Iranian police clash with protesters as currency loses 40% of it`s value in one week

IRAN – Riot police clashed with demonstrators and arrested money changers in Tehran on Wednesday in disturbances over the collapse of the Iranian currency, which has lost 40 percent of its value against the dollar in a week, witnesses said. Police fired tear gas to disperse the demonstrators, angered by the plunge in the value of the rial. Protesters denounced President Mahmoud Ahmadinejad as a ‘traitor’ whose policies had fuelled the crisis. In a clampdown on the unofficial foreign currency market, a number of traders selling dollars were arrested after authorities ordered security forces to take action against those it sees as speculators. The rial has hit record lows against the U.S. dollar almost daily as Western economic sanctions imposed over Iran’s disputed nuclear programme have cut Iran’s export earnings from oil, undermining the central bank’s ability to support the currency. Panicking Iranians have scrambled to buy hard currency, pushing down the rial whose increasing weakness is hurting living standards and threatening jobs. “Everyone wants to buy dollars and it’s clear there’s a bit of a bank run,” said a Western diplomat based in Tehran. “Ahmadinejad’s announcement of using police against exchangers and speculators didn’t help at all. Now people are even more worried.” The protests are seen as posing a threat to Ahmadinejad rather than the government, which is expected to put a stop to the foreign exchange black market, pump in funds to stabilize the currency and prevent the protests from spreading. Tehran’s main bazaar, whose merchants played a major role in Iran’s revolution in 1979, was closed on Wednesday. A shopkeeper who sells household goods told Reuters that currency chaos was preventing merchants from quoting accurate prices. A computer dealer said he had halted sales because of the volatility in the currency market. “The same product can change price within an hour,” he said by telephone. The protests centered around the bazaar and spread, according to the opposition website Kaleme, to Imam Khomeini Square and Ferdowsi Avenue — scene of bloody protests against Ahmadinejad’s re-election in 2009. Protesters shouted slogans like “Mahmoud the traitor – you’ve ruined the country” and “Don’t fear, don’t fear – we are all together,” the website said. The semi-official Mehr news agency said the largest gatherings were around the currency-trading centers of Ferdowsi Avenue, the Istanbul intersection, and Imam Khomeini Square and that security forces had been deployed to disperse the protests. The national currency dived to a record low on Tuesday to 37,500 to the U.S. dollar in the free market, from about 34,200 at the close of business on Monday, foreign exchange traders in Tehran said. On Monday last week, it traded at around 24,600. Ahmadinejad on Tuesday blamed the crisis on the U.S.-led economic sanctions on Iran and insisted the country could ride out the crisis. He said security forces should act against 22 “ringleaders” in the currency market. –Reuters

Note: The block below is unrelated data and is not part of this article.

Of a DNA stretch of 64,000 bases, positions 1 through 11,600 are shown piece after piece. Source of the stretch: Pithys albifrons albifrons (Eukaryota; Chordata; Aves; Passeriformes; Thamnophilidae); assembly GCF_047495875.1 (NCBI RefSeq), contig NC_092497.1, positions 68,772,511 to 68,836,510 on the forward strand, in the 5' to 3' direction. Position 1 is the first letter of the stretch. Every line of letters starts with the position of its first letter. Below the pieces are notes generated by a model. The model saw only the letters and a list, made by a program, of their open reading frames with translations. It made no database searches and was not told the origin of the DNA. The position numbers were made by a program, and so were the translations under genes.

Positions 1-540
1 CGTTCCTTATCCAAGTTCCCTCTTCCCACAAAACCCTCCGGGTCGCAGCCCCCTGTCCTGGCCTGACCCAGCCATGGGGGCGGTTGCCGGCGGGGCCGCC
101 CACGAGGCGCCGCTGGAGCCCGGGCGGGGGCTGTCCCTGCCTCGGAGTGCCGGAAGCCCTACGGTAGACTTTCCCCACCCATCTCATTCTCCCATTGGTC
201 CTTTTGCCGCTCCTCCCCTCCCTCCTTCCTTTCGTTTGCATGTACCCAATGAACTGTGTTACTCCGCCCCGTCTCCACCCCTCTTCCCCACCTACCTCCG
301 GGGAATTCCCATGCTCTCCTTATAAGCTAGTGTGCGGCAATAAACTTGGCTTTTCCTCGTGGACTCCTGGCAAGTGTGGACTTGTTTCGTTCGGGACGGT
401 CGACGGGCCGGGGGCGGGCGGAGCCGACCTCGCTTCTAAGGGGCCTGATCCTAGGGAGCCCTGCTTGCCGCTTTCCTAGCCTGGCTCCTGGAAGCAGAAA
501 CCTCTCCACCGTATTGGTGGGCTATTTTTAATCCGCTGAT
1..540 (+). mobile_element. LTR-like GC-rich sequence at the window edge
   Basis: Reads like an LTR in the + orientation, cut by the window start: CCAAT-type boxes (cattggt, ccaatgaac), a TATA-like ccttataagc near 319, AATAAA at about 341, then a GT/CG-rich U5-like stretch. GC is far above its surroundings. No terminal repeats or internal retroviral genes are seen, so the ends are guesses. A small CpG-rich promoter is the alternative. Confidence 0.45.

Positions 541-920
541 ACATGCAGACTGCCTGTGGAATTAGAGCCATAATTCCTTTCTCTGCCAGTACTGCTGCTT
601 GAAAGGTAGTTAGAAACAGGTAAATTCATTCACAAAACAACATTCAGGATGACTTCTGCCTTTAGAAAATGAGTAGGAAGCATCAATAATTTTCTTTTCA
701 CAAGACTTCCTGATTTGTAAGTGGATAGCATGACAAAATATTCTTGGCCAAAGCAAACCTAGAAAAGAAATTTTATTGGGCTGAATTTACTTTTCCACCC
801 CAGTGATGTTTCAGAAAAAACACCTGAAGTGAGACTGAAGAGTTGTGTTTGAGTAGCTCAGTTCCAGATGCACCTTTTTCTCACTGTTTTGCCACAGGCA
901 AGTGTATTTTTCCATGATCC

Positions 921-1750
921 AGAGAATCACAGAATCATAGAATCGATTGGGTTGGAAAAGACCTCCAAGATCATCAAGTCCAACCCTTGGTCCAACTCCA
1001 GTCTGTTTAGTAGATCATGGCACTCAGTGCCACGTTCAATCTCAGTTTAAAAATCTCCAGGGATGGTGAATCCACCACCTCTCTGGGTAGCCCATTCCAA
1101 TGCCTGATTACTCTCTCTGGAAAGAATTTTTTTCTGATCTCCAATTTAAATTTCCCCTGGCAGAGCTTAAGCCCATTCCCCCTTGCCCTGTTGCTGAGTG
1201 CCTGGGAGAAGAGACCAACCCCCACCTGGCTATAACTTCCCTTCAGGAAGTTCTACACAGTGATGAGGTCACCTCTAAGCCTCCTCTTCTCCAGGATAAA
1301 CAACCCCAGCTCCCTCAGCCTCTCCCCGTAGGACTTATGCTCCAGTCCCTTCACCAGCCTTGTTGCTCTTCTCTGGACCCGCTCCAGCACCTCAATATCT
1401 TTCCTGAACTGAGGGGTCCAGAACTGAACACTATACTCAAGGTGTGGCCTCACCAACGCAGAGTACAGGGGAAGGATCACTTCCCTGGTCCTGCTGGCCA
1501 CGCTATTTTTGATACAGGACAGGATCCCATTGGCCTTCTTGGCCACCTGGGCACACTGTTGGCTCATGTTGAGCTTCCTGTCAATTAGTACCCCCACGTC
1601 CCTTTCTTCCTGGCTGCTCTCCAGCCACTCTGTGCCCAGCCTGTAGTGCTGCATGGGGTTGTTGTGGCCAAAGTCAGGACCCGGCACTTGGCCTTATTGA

Pushing for an economic collapse: The U.K., France and Germany are pressing for new sanctions to bring Iran’s economy to its knees and curb its nuclear ambitions, according to several European diplomats, as rioting over the country’s tumbling currency suggests the existing sanctions are taking a toll. In a confidential letter to the 27 EU member states, portions of which were provided to Bloomberg News, the foreign ministers of Europe’s three largest economies criticized Iran for its lack of openness over its nuclear program and called for raising the cost to Iran’s leaders of refusing to abandon what the U.S., Europe and Israel say is a covert nuclear weapons program. Iran says its program is solely for civilian energy and medical research. Ahead of the next EU foreign ministers’ meeting Oct. 15 in Luxembourg, European diplomats and finance officials are discussing proposals to tighten the vise on Iran in the energy, finance, trade and transportation sectors, according to four European officials who all spoke on condition of anonymity because of diplomatic protocol. –Bloomberg

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